Not much time for posting today, but I did get drawn into this NY Times article about a man charged with sexual abuse of his wife who suffers from dementia. The husband had relations after nursing home staff informed him that she was incapable of consent.
If likes on comments are any indication, it appears that considerably more NY Times readers disapprove of the prosecution than approve.
Psychoanalyst Galit Atlas wrote in the NY Times about a 44-year-old patient who obsessively investigated the lives of strangers listed in newspaper obituaries. For much of his life, the patient also felt he had a dead twin that his parents never told him about.
The patient's mother scoffed at that suggestion, but after her death, the patient's father revealed that a brother, one year older than the patient, died at the age of 8 months. The parents didn't want to burden their second child with this knowledge, so they decided they wouldn't tell him about this traumatic piece of family history. The revelation became necessary upon the death of the mother because the parents wished to be buried in plots beside the deceased child.
Frank Bruni wrote a thoughtful piece about teen suicide and excessive pressure to achieve. Suicide isn't a simple matter of excessive pressure, but this observation is interesting.
Adam Strassberg, a psychiatrist and the father of two Palo Alto teenagers, wrote that while many Palo Alto parents are “wealthy and secure beyond imagining,” they’re consumed by fear of losing that perch or failing to bequeath it to their kids. “Maintaining and advancing insidiously high educational standards in our children is a way to soothe this anxiety,” he said.
He made these observations apart from the suicides, for which, he emphasized, “There is no single cause.” He recommended lightening children’s schedules, limiting the number of times that they take the SAT, lessening the message that it’s Stanford or bust.
“I will never be neutral on this issue,” he wrote. “The ‘Koala Dad’ is the far better parent than the ‘Tiger Mom.’ ”
Many wealthy parents are terrified that their kids will slip and lose their place at the top of the food chain. Note, I use the term 'food chain' intentionally because I believe that the intense competition at the top can trigger predatory death anxiety. It's no accident that Tiger Mom chose that name to describe herself and her child-rearing. She's a tiger and wants to raise tigers. The thought of raising anything else is terrifying.
I suppose that for parents who've grown accustomed to the security of vast resources, the possibility that their kid will be an average kid can raise fears that the kid will be eaten alive by the world. That's not an entirely baseless fear given that the world does eat many people alive, but as Strassberg also suggests, that fear for the kid's fate can be bound up with the parents' own anxiety about losing their own place in the food chain.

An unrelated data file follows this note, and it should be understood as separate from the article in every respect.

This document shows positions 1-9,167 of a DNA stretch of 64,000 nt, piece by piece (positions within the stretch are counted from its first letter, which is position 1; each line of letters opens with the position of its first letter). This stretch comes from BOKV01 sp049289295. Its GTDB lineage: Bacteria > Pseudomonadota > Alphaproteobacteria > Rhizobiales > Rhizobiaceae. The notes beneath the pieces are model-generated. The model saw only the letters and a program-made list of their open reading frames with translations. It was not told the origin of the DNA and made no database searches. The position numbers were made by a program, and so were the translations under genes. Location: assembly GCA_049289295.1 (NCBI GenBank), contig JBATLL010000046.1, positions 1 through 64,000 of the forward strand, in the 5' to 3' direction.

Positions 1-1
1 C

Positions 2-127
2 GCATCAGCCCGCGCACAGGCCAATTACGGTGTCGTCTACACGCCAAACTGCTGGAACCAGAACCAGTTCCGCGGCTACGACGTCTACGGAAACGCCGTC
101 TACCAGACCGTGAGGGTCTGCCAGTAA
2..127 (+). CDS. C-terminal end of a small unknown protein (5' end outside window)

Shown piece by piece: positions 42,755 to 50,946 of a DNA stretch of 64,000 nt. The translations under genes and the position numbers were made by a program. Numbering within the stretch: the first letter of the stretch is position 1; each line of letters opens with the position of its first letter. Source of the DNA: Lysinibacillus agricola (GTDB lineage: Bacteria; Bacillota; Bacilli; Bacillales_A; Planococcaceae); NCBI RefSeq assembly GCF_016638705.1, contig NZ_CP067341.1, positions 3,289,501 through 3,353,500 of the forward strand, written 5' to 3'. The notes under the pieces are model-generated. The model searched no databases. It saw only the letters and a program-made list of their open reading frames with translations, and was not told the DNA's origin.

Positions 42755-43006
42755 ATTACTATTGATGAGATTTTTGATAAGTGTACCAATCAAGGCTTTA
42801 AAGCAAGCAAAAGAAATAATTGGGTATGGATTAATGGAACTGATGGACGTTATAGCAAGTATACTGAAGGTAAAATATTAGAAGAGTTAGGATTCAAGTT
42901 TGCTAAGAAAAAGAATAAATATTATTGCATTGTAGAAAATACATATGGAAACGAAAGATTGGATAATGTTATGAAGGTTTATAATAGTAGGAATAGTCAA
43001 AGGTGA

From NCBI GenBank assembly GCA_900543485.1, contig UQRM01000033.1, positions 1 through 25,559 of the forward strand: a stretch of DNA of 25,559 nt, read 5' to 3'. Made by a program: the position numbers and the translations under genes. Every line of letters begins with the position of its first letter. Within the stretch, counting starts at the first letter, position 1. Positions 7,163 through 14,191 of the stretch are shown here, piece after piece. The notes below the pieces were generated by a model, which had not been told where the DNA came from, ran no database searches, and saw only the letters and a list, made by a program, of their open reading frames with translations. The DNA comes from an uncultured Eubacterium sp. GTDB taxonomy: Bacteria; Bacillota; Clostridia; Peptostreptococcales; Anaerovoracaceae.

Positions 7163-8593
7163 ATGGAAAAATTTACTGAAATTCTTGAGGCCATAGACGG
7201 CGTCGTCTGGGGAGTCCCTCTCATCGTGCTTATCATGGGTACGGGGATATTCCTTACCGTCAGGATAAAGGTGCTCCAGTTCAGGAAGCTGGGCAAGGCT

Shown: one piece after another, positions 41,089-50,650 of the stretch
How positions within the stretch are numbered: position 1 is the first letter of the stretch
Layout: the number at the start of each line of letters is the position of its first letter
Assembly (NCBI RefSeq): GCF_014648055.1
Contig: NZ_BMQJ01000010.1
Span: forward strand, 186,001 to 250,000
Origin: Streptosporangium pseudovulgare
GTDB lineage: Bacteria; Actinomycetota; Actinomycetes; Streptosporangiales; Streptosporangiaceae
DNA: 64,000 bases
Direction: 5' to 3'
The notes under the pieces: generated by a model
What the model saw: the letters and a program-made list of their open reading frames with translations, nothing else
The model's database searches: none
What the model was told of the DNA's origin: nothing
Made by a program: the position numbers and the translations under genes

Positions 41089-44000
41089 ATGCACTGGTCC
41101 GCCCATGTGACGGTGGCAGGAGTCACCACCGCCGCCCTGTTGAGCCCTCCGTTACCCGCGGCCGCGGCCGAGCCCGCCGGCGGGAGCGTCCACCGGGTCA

Perhaps such fear is magnified for parents who've built vast wealth on their own, as opposed to those who are backed by the security of great inherited wealth. The former may be more keenly attuned to the dangers of the jungle, and so fear more for themselves and their children, especially if those children don't seem voraciously hungry and prepared to defend their place at the top.
There are two big lessons from GE’s announcement that it is planning to get out of the finance business. First, the much maligned Dodd-Frank financial reform is doing some real good. Second, Republicans have been talking nonsense on the subject. OK, maybe point #2 isn’t really news, but it’s important to understand just what kind of nonsense they’ve been talking.
GE Capital was a quintessential example of the rise of shadow banking. In most important respects it acted like a bank; it created systemic risks very much like a bank; but it was effectively unregulated, and had to be bailed out through ad hoc arrangements that understandably had many people furious about putting taxpayers on the hook for private irresponsibility.
Most economists, I think, believe that the rise of shadow banking had less to do with real advantages of such nonbank banks than it did with regulatory arbitrage — that is, institutions like GE Capital were all about exploiting the lack of adequate oversight. And the general view is that the 2008 crisis came about largely because regulatory evasion had reached the point where an old-fashioned wave of bank runs, albeit wearing somewhat different clothes, was once again possible.
Krugman interprets GE's exit from the business as a sign that Dodd-Frank is working because shadow bankers can no longer play the same moral hazard game. They can't engage high upside but high-risk lending practices with too-big-to-fail offloading of risk to taxpayers.
Writing on The ScentificParent blog, a chagrined Canadian mom announced that she is leaving the anti-vaxx movement after all of her seven children — four of them completely unvaccinated — have come down with whooping cough.
Writing from quarantine, and surrounded by sick kids, Tara Hills wrote she is “emotionally, a bit raw. Mentally a bit taxed. Physically I’m fine,” before admitting that not only are her own kids sick, but they may have exposed her five-month-old niece who is too young to be fully vaccinated.
[...]“My youngest three children were coughing so hard they would gag or vomit. I’d never seen anything like this before,” she wrote. ”
But you were warned, just like every other anti-vaxxer out there. You stubbornly refused to believe that you were playing with fire.
Anti-vaxx claims do not hold up to scrutiny: Vaccine War
A civilian caught on video behaving like this police officer would stand a good chance of facing an assault charge.
And in the second video, a detective appears to steal rent money from a store owner. Less conclusive than the video above, but it looks bad for the cop who was suspended only after the video made the news.